Before it became a norm for girls to become doctors and boys to become engineers, there was a time when medicine too, like any other profession in India, was a men-only job.
This changed when Rukhmabai became the first woman to practise medicine in India and paved paths for generations to come.
Born in 1846, Rukhmabai was married off to a 19-year-old Dadaji Bhikaji, when she was only 11-years-old. She grew up around her stepfather, Dr. Sakharam Arjun, a noted physician in Bombay under whom she educated herself. With aspirations to study further, Rukhmabai refused to go to her husband’s house to live with him. The case was brought to the court and a case filed against Rukhmabai. This restitution of conjugal rights case, filed in the Bombay High Court, is now known to be one of the most publicised court cases in Indian history. A child-bride refusing to stay with her husband was something India hadn’t heard of before.
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The case was dismissed on the grounds that it was not maintainable — first because restitution cannot be claimed where no conjugal relations had occurred and second because such claims had no foundation in Hindu Law. But the court later ordered Rukhmabai to either pay a fine or face imprisonment. Rukhmabai stated that she would rather go to jail than stay in a marriage she didn’t want.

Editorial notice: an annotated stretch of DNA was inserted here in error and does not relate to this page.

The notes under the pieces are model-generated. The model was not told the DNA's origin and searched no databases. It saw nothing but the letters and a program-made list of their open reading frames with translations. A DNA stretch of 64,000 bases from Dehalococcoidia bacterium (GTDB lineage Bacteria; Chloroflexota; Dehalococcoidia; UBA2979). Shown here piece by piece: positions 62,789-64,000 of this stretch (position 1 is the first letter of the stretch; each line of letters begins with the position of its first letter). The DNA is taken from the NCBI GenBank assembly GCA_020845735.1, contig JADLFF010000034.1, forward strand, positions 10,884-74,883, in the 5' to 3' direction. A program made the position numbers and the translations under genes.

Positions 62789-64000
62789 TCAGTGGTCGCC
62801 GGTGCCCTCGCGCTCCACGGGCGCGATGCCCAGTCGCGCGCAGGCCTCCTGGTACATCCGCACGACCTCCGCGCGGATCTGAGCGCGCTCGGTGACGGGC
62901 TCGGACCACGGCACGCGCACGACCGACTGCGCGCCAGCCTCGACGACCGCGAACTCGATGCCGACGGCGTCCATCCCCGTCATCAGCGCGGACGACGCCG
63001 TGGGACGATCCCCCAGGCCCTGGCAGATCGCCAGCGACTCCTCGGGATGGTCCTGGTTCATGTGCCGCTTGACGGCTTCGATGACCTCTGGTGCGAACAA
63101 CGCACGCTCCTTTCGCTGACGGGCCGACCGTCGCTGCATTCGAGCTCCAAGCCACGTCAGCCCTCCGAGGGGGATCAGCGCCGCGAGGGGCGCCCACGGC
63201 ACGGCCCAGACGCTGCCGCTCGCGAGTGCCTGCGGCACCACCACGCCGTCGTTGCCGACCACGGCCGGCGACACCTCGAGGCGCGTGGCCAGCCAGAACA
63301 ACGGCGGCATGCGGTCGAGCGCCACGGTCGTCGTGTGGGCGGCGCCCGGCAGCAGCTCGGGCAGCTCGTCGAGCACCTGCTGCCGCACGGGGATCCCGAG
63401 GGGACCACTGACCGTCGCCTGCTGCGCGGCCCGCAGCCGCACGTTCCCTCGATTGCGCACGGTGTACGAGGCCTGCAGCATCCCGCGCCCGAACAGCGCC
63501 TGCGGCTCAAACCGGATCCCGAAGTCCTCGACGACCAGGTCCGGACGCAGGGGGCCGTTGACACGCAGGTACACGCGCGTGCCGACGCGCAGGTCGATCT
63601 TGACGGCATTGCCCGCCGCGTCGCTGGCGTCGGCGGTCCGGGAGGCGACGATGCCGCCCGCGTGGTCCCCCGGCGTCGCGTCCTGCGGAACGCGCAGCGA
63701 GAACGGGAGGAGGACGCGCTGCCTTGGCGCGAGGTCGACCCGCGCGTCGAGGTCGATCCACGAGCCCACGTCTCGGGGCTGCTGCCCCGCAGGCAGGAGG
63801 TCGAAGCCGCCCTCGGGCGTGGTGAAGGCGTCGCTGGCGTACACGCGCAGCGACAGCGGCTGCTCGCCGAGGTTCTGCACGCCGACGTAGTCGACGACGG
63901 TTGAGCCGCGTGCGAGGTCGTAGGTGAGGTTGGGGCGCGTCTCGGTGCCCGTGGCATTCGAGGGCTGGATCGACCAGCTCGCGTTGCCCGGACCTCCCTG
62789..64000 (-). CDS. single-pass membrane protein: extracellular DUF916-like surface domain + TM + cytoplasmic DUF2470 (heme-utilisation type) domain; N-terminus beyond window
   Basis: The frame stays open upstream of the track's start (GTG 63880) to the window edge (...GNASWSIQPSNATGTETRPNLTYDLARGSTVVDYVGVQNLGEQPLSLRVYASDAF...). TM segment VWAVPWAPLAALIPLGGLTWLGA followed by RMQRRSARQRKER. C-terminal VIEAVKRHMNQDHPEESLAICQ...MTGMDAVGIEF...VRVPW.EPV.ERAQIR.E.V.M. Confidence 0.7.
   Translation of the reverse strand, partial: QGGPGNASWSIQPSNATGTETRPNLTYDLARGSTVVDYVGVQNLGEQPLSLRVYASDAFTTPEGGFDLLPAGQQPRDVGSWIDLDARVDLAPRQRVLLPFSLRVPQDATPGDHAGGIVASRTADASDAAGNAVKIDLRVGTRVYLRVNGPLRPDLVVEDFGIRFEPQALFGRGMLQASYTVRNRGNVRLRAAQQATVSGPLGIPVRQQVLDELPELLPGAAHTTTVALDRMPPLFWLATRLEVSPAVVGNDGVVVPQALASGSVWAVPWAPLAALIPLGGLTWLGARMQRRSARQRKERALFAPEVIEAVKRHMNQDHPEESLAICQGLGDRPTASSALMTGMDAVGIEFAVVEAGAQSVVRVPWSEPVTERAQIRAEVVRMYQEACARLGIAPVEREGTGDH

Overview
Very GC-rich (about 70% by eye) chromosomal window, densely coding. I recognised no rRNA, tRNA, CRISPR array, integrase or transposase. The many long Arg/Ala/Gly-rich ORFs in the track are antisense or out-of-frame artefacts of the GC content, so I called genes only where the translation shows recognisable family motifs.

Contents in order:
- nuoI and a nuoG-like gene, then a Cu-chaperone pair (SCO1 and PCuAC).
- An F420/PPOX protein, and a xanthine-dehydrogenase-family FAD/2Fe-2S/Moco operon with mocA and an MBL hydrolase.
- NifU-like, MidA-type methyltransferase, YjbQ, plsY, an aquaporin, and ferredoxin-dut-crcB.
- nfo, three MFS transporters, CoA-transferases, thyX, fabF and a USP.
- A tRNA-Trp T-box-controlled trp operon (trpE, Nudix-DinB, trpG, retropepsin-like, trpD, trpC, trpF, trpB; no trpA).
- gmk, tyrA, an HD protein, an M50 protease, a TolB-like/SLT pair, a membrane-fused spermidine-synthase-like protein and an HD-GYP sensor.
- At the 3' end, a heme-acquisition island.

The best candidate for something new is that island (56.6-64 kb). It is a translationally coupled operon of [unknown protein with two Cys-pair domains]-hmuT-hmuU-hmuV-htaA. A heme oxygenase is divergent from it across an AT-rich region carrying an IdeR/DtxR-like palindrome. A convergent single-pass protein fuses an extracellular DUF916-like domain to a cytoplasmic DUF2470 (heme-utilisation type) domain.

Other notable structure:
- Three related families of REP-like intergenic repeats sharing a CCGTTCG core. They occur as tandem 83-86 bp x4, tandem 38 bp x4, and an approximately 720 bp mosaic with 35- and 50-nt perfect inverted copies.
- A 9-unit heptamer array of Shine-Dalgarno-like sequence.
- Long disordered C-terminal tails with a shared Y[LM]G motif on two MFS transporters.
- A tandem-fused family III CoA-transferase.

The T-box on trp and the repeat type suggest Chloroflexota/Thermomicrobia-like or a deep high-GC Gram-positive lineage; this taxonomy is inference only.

The case brought together many child marriage activists and reformers who supported Rukhmabai. A committee was formed, called the Rukhmabai Defense Committee, and Pandita Ramabai wrote, “The government advocated education and emancipation but when a woman refused to “be a slave” the government comes to break her spirit, allowing its law to become instrument for riveting her chains.”
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Ramabai was not just enraged with the colonial rulers but also the society which agreed upon sending Rukhmabai to her husband’s house. The news made headlines in London as well and arguments went on for months on whether or not English laws should override Hindu laws.
Cama Women’s Hospital in Mumbai helped raise funds for Rukhmabai’s further education from the London School of Medicine for Women. She returned to India and became the first ever woman to practise medicine in India. She continued to spread awareness against the effects of child marriage and other social evils in India. Rukhmabai died in 1955 at the age of 91.
“I am one of those unfortunate Hindu women whose hard lot is to suffer the unnamable miseries entailed by the custom of early marriage. This wicked practice of child marriage has destroyed the happiness of my life. It comes between me and the things which I prize above all others — study and mental cultivation. Without the least fault of mine, I am doomed to seclusion; every aspiration of mine to rise above my ignorant sisters is looked down upon with suspicion and is interpreted in the most uncharitable manner.”
Extract from Rukhmabai’s letter to Times of India on June 26. 1885.